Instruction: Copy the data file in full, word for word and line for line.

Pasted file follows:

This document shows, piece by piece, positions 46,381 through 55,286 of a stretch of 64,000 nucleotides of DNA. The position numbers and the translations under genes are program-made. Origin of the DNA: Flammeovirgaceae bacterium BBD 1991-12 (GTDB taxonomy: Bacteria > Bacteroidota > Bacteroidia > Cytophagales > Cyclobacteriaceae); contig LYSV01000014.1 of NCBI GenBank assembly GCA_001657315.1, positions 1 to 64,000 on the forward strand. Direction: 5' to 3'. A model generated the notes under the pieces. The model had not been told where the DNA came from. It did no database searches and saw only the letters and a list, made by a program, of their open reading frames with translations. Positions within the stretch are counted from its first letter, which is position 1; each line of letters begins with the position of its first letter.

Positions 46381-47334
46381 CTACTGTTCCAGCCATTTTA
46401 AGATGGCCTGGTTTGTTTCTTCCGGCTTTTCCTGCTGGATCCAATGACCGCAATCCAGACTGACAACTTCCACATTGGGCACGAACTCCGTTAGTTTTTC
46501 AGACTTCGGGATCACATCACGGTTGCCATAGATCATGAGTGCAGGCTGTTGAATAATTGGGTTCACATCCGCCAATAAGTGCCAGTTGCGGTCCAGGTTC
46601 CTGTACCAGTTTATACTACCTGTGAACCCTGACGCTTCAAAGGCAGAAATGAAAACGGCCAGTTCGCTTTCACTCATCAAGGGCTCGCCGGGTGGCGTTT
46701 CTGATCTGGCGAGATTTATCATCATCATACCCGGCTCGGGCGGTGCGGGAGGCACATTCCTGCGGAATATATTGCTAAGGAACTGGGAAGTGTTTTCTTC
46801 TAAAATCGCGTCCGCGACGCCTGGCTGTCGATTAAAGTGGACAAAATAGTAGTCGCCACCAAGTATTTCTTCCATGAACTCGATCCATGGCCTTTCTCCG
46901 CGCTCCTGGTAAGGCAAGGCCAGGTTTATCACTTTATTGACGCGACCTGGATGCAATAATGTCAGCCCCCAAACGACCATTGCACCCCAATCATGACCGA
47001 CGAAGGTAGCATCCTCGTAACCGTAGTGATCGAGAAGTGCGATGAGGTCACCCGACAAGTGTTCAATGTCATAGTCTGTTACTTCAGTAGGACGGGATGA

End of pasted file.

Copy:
This document shows, piece by piece, positions 46,381 through 55,286 of a stretch of 64,000 nucleotides of DNA. The position numbers and the translations under genes are program-made. Origin of the DNA: Flammeovirgaceae bacterium BBD 1991-12 (GTDB taxonomy: Bacteria > Bacteroidota > Bacteroidia > Cytophagales > Cyclobacteriaceae); contig LYSV01000014.1 of NCBI GenBank assembly GCA_001657315.1, positions 1 to 64,000 on the forward strand. Direction: 5' to 3'. A model generated the notes under the pieces. The model had not been told where the DNA came from. It did no database searches and saw only the letters and a list, made by a program, of their open reading frames with translations. Positions within the stretch are counted from its first letter, which is position 1; each line of letters begins with the position of its first letter.

Positions 46381-47334
46381 CTACTGTTCCAGCCATTTTA
46401 AGATGGCCTGGTTTGTTTCTTCCGGCTTTTCCTGCTGGATCCAATGACCGCAATCCAGACTGACAACTTCCACATTGGGCACGAACTCCGTTAGTTTTTC
46501 AGACTTCGGGATCACATCACGGTTGCCATAGATCATGAGTGCAGGCTGTTGAATAATTGGGTTCACATCCGCCAATAAGTGCCAGTTGCGGTCCAGGTTC
46601 CTGTACCAGTTTATACTACCTGTGAACCCTGACGCTTCAAAGGCAGAAATGAAAACGGCCAGTTCGCTTTCACTCATCAAGGGCTCGCCGGGTGGCGTTT
46701 CTGATCTGGCGAGATTTATCATCATCATACCCGGCTCGGGCGGTGCGGGAGGCACATTCCTGCGGAATATATTGCTAAGGAACTGGGAAGTGTTTTCTTC
46801 TAAAATCGCGTCCGCGACGCCTGGCTGTCGATTAAAGTGGACAAAATAGTAGTCGCCACCAAGTATTTCTTCCATGAACTCGATCCATGGCCTTTCTCCG
46901 CGCTCCTGGTAAGGCAAGGCCAGGTTTATCACTTTATTGACGCGACCTGGATGCAATAATGTCAGCCCCCAAACGACCATTGCACCCCAATCATGACCGA
47001 CGAAGGTAGCATCCTCGTAACCGTAGTGATCGAGAAGTGCGATGAGGTCACCCGACAAGTGTTCAATGTCATAGTCTGTTACTTCAGTAGGACGGGATGA